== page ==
The article linked below was recently published by Partnership: The Canadian Journal of Library and Information Practice and Research.
University of Regina
Partnership: The Canadian Journal of Library and Information Practice and Research
Vol. 15, no. 2, Apr. 2021
This article considers institutional literacy as a lens through which to consider causes of library anxiety and the development of library programs. Institutional literacy is the ability to read and engage with the ways of being and doing that are — often invisibly — embedded into institutions of all kinds. This article posits that the ability of library users to confidently engage with library services is in part predicated on the level of institutional literacy these users have, both in the institution of the library itself and any larger host institution – such as a university.
A setting such as a university requires a range of literacies, and those developing programs and services in such settings should not assume new and potential library users already have developed these literacies. While librarians are accustomed to considering information literacy as their contribution to this matrix, unfamiliar institutional literacy practices can present obstacles to new library users becoming information literate.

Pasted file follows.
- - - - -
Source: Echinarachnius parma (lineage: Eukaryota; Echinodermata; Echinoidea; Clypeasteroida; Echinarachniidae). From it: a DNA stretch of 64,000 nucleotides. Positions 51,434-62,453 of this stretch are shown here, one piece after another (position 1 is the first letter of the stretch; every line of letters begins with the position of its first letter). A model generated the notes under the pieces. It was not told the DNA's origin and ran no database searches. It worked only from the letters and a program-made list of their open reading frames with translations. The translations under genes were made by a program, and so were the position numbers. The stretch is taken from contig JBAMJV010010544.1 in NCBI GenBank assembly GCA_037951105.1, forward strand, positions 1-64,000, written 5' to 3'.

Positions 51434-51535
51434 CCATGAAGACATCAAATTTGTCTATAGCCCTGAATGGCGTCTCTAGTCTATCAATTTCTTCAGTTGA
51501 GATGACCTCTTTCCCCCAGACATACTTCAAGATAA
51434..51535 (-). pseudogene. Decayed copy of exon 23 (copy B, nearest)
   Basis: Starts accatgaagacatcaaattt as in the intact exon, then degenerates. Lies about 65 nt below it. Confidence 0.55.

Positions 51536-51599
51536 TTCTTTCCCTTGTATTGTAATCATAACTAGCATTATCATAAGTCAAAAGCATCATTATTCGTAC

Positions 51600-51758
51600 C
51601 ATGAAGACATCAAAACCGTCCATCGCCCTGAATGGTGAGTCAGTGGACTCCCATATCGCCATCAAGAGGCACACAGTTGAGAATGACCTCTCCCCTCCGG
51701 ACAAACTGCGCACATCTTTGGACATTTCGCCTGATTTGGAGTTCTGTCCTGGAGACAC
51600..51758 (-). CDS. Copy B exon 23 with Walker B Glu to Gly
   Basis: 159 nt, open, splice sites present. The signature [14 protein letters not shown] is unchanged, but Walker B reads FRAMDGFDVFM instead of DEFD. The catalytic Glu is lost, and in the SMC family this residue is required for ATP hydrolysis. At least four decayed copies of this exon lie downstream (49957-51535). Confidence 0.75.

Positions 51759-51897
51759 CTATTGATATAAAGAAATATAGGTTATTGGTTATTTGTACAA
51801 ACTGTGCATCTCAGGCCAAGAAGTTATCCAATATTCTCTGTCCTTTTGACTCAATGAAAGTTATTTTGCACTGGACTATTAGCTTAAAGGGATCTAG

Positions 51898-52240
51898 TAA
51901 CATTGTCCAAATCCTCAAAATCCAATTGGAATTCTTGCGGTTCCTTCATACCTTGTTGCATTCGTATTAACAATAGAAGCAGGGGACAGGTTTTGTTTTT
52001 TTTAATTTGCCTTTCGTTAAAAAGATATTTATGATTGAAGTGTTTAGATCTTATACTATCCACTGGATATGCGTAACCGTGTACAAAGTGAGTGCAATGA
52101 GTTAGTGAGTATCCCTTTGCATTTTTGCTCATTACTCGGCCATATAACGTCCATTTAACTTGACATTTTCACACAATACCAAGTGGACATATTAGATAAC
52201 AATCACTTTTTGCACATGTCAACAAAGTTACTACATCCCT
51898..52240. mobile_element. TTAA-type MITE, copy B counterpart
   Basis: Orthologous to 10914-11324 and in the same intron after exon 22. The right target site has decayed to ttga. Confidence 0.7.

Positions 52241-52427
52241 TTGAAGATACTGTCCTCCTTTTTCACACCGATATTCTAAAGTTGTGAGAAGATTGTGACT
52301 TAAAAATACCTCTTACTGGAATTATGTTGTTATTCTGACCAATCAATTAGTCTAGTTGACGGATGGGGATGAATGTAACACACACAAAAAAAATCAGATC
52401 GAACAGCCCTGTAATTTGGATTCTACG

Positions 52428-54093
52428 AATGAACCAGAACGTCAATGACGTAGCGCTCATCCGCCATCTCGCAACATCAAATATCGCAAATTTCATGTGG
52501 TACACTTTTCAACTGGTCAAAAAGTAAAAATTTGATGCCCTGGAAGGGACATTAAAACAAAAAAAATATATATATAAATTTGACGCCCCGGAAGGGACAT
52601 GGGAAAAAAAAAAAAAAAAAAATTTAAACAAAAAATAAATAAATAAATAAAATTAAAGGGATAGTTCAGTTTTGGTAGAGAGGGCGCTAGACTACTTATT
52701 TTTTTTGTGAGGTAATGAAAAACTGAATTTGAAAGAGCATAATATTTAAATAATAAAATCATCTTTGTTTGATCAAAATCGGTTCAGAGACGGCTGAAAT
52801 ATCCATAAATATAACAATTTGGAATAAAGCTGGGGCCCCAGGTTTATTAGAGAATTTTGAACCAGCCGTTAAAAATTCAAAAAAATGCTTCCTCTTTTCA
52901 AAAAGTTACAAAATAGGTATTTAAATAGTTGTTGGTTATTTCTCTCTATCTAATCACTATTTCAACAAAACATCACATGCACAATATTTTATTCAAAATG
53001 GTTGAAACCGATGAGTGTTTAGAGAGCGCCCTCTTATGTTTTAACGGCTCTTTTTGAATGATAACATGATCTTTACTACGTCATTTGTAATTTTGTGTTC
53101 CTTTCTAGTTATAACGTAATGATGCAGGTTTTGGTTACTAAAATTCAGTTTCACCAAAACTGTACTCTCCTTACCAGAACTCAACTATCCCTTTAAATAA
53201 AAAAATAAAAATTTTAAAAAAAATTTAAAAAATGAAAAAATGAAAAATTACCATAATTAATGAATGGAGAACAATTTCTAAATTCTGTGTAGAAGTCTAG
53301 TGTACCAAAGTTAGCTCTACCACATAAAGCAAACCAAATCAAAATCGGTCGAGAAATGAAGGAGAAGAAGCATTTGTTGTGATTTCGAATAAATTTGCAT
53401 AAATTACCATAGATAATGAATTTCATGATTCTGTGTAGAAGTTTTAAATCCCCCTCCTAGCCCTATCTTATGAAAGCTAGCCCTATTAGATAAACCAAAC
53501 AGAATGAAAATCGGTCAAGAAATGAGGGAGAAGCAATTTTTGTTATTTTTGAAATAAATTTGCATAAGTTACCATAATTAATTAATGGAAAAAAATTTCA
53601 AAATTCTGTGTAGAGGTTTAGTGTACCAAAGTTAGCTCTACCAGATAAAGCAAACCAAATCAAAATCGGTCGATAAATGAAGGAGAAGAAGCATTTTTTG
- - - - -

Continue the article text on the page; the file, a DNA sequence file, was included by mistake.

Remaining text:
A comparison of research on the effects of a lack of institutional literacy and research into library anxiety demonstrates parallels that suggest that low levels of institutional literacy are a contributing factor to library anxiety, creating one of the aforementioned obstacles. Acting as institutional literacy mediators is one way library workers can respond to this challenge. The article concludes with a description of how the theoretical lens thus developed was used to inform the development of a personal librarian program at the University of Regina, in part by positioning librarians as institutional literacy mediators.
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